• Namibians would have to wait until 2246 for everyone to have clean water, while all Eritreans would not get it until 2507 and Nicaraguans not until 2180

TEPIC, Mexico: Supplying clean water and toilets for all could take hundreds of years in countries like Eritrea and Namibia unless governments step up funding to tackle the problem and its harmful effects on health, an international development agency warned on Monday.
WaterAid — which says nearly 850 million people lack clean water — predicted the world will miss a global goal to provide drinking water and adequate sanitation for everyone by 2030.
Meeting it will cost $28 billion per year, the non-profit said.
“Water, sanitation and hygiene is a global crisis,” said Savio Carvalho, WaterAid’s global advocacy director.
“We’re really calling for governments to pull up their socks,” he told the Thomson Reuters Foundation from the United Nations in New York.
From July 9-18, governments are reviewing progress on the Sustainable Development Goals, which were agreed at the United Nations in 2015, with a focus on six of the 17.
Last week, UN officials said barriers to achieving the 2030 water and sanitation targets range from conflict and water pollution to climate change, urging more efficient water use.
By the 2030 deadline, “a significant number of people” in 80 countries are unlikely to have access to clean water, while poor sanitation is expected to persist in more than 100 nations, WaterAid said.
Drawing on UN data, the UK-based group calculated some countries will need hundreds of years to provide safe drinking water and toilets for all their people, meaning countries collectively are thousands of years off track.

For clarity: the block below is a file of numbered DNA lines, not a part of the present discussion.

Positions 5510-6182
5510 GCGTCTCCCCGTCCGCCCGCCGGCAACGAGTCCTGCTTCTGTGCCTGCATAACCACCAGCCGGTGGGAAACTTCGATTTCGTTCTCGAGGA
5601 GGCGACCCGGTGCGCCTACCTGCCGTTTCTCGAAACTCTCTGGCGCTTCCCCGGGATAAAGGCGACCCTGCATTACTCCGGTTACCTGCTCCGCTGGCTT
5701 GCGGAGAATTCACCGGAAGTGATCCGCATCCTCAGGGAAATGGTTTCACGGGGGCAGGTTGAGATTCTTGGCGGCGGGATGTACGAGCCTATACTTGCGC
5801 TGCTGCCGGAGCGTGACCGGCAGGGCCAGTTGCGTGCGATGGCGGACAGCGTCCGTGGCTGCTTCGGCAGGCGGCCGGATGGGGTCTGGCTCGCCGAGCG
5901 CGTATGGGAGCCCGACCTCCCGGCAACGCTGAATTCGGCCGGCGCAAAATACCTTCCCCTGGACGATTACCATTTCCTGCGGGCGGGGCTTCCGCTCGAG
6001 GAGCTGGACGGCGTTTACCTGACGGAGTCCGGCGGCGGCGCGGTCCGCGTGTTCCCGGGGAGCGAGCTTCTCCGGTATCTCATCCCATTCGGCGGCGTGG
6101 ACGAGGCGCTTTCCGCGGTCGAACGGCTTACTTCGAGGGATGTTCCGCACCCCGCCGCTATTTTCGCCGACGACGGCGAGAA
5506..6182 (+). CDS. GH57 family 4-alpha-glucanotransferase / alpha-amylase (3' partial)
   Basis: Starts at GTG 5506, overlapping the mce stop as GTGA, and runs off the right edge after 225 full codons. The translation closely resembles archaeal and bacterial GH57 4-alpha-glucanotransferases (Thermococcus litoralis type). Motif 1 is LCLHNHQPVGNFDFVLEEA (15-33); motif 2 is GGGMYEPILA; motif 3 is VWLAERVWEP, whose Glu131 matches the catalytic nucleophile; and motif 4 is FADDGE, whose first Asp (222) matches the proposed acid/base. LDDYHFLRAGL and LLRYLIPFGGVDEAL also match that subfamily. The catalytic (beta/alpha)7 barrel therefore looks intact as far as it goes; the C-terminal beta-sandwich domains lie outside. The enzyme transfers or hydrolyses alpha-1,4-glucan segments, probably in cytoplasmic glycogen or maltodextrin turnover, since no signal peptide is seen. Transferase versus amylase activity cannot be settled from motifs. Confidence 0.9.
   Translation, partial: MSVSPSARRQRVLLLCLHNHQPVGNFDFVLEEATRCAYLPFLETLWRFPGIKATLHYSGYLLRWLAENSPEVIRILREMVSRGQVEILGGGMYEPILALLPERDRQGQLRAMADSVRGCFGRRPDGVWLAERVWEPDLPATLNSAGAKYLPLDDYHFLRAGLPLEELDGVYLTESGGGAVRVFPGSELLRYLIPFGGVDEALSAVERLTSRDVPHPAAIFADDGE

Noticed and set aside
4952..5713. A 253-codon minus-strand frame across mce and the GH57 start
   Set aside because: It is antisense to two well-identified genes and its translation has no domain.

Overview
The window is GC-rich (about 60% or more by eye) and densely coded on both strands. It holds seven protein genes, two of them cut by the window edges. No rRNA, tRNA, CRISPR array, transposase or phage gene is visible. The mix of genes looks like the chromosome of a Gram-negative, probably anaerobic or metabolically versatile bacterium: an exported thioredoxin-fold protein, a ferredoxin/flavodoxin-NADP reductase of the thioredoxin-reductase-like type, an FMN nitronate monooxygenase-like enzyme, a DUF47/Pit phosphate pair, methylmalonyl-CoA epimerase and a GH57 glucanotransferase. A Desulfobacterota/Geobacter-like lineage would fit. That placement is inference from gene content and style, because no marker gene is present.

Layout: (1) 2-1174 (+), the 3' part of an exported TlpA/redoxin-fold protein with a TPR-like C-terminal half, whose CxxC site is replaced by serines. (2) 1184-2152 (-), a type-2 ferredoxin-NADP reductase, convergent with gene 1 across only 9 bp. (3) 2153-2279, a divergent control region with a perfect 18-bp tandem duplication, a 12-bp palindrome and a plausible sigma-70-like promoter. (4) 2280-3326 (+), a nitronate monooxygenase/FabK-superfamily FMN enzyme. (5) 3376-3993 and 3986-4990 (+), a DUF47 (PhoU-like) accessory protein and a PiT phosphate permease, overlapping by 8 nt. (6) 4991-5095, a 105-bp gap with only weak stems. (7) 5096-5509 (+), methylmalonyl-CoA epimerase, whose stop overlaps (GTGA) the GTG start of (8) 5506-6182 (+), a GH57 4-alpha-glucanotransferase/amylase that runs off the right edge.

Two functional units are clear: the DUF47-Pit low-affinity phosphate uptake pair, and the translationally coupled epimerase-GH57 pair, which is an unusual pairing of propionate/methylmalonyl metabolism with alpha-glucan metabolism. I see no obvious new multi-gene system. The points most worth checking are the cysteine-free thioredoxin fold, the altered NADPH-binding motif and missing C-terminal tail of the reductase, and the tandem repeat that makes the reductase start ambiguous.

At current rates, Namibians would have to wait until 2246 for everyone to have clean water, while all Eritreans would not get it until 2507 and Nicaraguans not until 2180, WaterAid said.
It could be 500 years before every Romanian has access to a toilet, and 450 years for Ghanaians, it added.
Governments should fund water and sanitation provision from their own budgets, and work with utilities and private companies to reach people in isolated areas, said Carvalho.
“There’s money around — it’s just not allocated in the right way,” he said, urging international donors to increase spending on water and sanitation.
Other global goals to ensure healthy lives, reduce inequality and end poverty will be jeopardized until access to water and sanitation is prioritized, noted Carvalho.
WaterAid quoted World Bank data showing the knock-on effects of inadequate sanitation — which causes child deaths from poor hygiene and preventable disease — cost $220 billion in 2015.
Some countries, including Rwanda and India, have made substantial headway toward the water and sanitation goal, but sustaining progress remains a challenge, said Carvalho.
“For the nations collectively to be thousands of years off track in meeting these human rights is shocking,” WaterAid Chief Executive Tim Wainwright said in a statement. (Reporting by Sophie Hares; editing by Megan Rowling. Please credit the Thomson Reuters Foundation, the charitable arm of Thomson Reuters, that covers humanitarian news, climate change, resilience, women’s rights, trafficking and property rights. Visit